Installing Storm Doors

There are only a few things that have the power to improve your home’s first impression and its energy efficiency at the same time. One of the most obvious is prominently poised smack dab in front of your main entry door, often covering it. You probably walk through it several times a day.

I’m talking about your storm doors. They play more of a role in your home’s look and energy efficiency than most of us realize. A nice full-view glass storm door at the entry can help show off that beautiful vintage front door while preventing drafts.

A broken storm door may simply become white noise in your life that you tune out and forget is an issue. That is, unless, this door slams shut when you let go of it, flies open in the slightest of breeze, or sticks and drags when you try to use it. This slamming and banging may be your only reminder that something needs to be done.

The first, and most economical, approach to solving problems with a storm door is to attempt a fix. When a storm door slams shut it is usually a problem with the hydraulic door closer. This tubular device attaches to the door frame and the storm door and is supposed to pull the door closed, without banging. Before replacing it, try adjusting the tension screw on the end of the hydraulic tube. If that doesn’t help, you may have to replace the hydraulic piece. This can be done for as little as fifteen dollars and is a piece of cake to do.

If the door constantly flies open on its own and slams against the house it’s usually a door latch issue. Sometimes the catch, found on the door frame, needs to be adjusted so the storm door’s latch can grab a hold of it properly. You’ll know this is an issue when the door keeps popping open at the slightest breeze. If an adjustment doesn’t work, it could be a broken latch. This too is an inexpensive fix, around ten bucks, and is very easy to do yourself.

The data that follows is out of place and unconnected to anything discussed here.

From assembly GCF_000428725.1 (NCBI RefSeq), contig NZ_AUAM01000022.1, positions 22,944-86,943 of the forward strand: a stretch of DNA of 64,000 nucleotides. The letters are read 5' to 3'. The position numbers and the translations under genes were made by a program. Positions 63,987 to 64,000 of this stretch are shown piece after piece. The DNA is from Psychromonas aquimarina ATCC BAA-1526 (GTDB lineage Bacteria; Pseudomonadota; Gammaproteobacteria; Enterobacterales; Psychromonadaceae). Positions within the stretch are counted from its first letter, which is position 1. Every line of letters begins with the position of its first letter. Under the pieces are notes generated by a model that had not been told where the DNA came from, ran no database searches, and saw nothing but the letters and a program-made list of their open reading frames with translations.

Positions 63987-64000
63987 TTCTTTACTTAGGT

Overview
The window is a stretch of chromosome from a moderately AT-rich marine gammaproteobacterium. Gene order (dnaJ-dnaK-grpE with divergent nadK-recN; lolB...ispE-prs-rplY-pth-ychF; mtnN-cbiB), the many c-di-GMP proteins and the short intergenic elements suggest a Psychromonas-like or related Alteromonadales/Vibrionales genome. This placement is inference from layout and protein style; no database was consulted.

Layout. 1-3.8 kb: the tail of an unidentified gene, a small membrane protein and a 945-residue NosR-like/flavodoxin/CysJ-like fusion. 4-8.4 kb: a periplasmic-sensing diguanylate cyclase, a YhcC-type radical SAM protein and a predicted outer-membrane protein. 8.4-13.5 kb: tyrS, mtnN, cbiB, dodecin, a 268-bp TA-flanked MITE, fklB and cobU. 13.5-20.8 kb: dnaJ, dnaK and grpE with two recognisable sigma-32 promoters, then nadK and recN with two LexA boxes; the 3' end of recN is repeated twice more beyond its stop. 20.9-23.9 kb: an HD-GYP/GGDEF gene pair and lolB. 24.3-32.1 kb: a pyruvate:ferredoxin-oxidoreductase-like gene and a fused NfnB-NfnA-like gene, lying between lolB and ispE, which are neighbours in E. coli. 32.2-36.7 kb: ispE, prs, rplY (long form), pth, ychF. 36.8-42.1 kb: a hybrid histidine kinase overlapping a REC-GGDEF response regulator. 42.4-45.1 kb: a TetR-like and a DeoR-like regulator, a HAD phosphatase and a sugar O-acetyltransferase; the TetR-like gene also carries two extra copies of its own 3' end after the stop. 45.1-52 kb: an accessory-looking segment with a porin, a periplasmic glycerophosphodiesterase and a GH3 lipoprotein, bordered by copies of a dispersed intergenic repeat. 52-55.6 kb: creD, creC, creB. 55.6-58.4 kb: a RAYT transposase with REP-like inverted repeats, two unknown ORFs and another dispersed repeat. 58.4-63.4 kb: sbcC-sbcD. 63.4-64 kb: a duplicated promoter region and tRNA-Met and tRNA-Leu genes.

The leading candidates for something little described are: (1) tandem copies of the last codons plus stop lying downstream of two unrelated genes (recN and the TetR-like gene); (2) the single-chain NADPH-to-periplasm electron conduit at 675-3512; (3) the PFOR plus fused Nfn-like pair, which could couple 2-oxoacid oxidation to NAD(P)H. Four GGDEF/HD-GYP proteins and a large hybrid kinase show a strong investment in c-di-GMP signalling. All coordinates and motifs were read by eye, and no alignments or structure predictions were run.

If the door drags or sticks and is tough to open and close take a look at the door’s frame. The frame could be out of square. Storm door frames are made from aluminum and can be very thin. They bend easily and sometimes the screws holding the frame to the house come loose. Tightening up the screws in the frame may be all that is needed to fix a dragging door. If the screws can not be tightened it may be because they are not grabbing the wood they are set into. You can opt for longer screws, or try filling the holes with a wooden match stick prior to driving the screw back in.

Sometimes the thin metal of the storm door’s hinge or frame is bent beyond repair. It is hard to count the many different ways this could happen. A Chinese food take-out menu placed in the door could have prevented the latch from properly catching. When the door was grabbed by wind and slammed against the house it may have bent the hinges preventing the latch from ever properly catching again. This may be the time to pull out the wallet and spring for a new storm door.

Storm doors start at prices just under $100, but can cost a lot more than that. The more expensive ones are made from extruded aluminum and come with many great features. The most popular feature available today is the built-in or hide-away screen. Instead of fumbling with those awkward clips to pull out the glass panel put in a screen panel every time the season changes, you simply slide the glass down and the screen rolls out. Gone are the days of storing the glass panels and worrying if they will break.

There are a lot of options on the less expensive doors as well. Look at what is available before you buy and don’t make your selection based solely on price. A super inexpensive aluminum door will also be thin and won’t take heavy traffic well. Often the door has a wood core and a thin aluminum skin that can dent very easily. Plus, some doors are put together so cheaply they will rattle in the wind even if they fit correctly. Make the investment for a good quality door and you’ll find it will last longer and hold up to more abuse.